Angel giraffes beyond mortal knowledge/cannot defeat divine gecko powers.

Both couplets have the same number of syllables (ten in each line), but only the first line is metered. You might recognize it–it’s iambic pentameter! This is a form of accentual-syllabic verse.

You will notice that “pent” means five, but there’s ten syllables. Fear not– “pentameter” refers to the number of feet in the line. In this case, it’s the number of iambs. 

An iamb is an unstressed syllable followed by a stressed syllable. Giraffe is an iamb. Divine is an iamb. Any two syllables with that pattern can be.

There are three other main options for “feet” in English accentual-syllabic verse: trochees (stressed-unstressed), dactyls (stressed-unstressed-unstressed), and anapests (unstressed-unstressed-stressed). There is also the spondee (two stressed syllables) and pyrrhus (two unstressed syllables) but you can’t really write an entire poem with those (okay you TECHNICALLY can with the spondee, but there are only a few examples). Not all English meter is based on “feet,” but this is a good starting point.

When people think poetry, they think rhyme. Never meter. When people who haven’t studied poetry try to write poetry, they make it rhyme, but they don’t utilize meter.

This is not good, because in my opinion, rhyme, especially perfect rhyme, typically needs to be accompanied by some kind of rhythm to not sound like shit.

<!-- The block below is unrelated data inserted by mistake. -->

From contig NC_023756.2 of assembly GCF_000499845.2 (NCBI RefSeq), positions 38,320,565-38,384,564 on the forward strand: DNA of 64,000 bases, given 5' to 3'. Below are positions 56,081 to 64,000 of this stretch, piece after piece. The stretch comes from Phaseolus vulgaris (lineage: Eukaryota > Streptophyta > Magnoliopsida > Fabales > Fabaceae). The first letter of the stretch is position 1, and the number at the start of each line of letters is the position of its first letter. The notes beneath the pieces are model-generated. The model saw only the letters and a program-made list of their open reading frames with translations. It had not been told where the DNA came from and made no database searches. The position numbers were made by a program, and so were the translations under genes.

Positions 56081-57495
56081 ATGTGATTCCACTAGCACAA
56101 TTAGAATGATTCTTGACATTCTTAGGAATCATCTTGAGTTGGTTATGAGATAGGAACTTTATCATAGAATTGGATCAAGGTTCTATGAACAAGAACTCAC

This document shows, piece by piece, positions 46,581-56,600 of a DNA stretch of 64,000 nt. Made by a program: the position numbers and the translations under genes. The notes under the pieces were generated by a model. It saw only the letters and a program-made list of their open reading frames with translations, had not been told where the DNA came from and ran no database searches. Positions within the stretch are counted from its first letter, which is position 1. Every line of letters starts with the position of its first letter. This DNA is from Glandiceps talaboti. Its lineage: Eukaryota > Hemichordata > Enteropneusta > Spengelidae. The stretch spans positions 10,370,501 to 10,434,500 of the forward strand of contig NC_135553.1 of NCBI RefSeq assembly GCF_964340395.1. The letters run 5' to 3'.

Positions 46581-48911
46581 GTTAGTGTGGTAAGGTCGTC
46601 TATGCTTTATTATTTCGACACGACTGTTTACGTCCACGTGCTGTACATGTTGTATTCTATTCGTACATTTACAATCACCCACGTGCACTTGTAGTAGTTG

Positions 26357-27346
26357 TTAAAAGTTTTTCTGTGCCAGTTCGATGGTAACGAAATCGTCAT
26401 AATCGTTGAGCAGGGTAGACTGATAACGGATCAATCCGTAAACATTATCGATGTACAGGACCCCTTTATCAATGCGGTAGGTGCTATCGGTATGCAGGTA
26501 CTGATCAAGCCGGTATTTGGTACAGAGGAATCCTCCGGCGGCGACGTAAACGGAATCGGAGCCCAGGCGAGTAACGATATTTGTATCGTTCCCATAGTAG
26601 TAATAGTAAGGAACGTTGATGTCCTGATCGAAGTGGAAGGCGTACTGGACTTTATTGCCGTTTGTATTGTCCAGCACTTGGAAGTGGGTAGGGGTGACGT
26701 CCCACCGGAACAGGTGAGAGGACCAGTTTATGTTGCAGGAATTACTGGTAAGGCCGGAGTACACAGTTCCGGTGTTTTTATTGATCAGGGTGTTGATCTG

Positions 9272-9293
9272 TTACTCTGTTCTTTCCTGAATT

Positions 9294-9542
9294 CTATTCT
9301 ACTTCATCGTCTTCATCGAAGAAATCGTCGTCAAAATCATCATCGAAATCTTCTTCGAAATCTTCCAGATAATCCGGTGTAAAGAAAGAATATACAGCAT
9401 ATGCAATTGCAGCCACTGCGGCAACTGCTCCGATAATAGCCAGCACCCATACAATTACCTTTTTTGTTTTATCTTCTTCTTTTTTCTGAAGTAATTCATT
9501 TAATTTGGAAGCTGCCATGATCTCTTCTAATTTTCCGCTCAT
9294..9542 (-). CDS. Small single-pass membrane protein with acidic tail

You know who can pull off perfect rhymes in poetry? Robert Frost. I’m going to put an entire poem here.

Whose woods these are I think I know.
His house is in the village though;
He will not see me stopping here
To watch his woods fill up with snow.

My little horse must think it queer
To stop without a farmhouse near
Between the woods and frozen lake
The darkest evening of the year.

He gives his harness bells a shake
To ask if there is some mistake.
The only other sound’s the sweep
Of easy wind and downy flake.

The woods are lovely, dark and deep.
But I have promises to keep,
And miles to go before I sleep,
And miles to go before I sleep.

This doesn’t have that cringy sing-songy effect that a lot of perfect rhyme creates, and I believe that this is BECAUSE the rhythm of the syllables is so formal and strict.

Imagine if it was like this:

These woods belong to someone I know.
He lives in the village though;
He will not see me stopping here
To watch his woods, all covered in snow.

This is so bad.

You can do really cool things with the combination of rhyme and meter. Here’s one of my favorite examples, with stresses bolded:

Now I’m falling asleep and she’s calling a cab
While he’s having a smoke and she’s taking a drag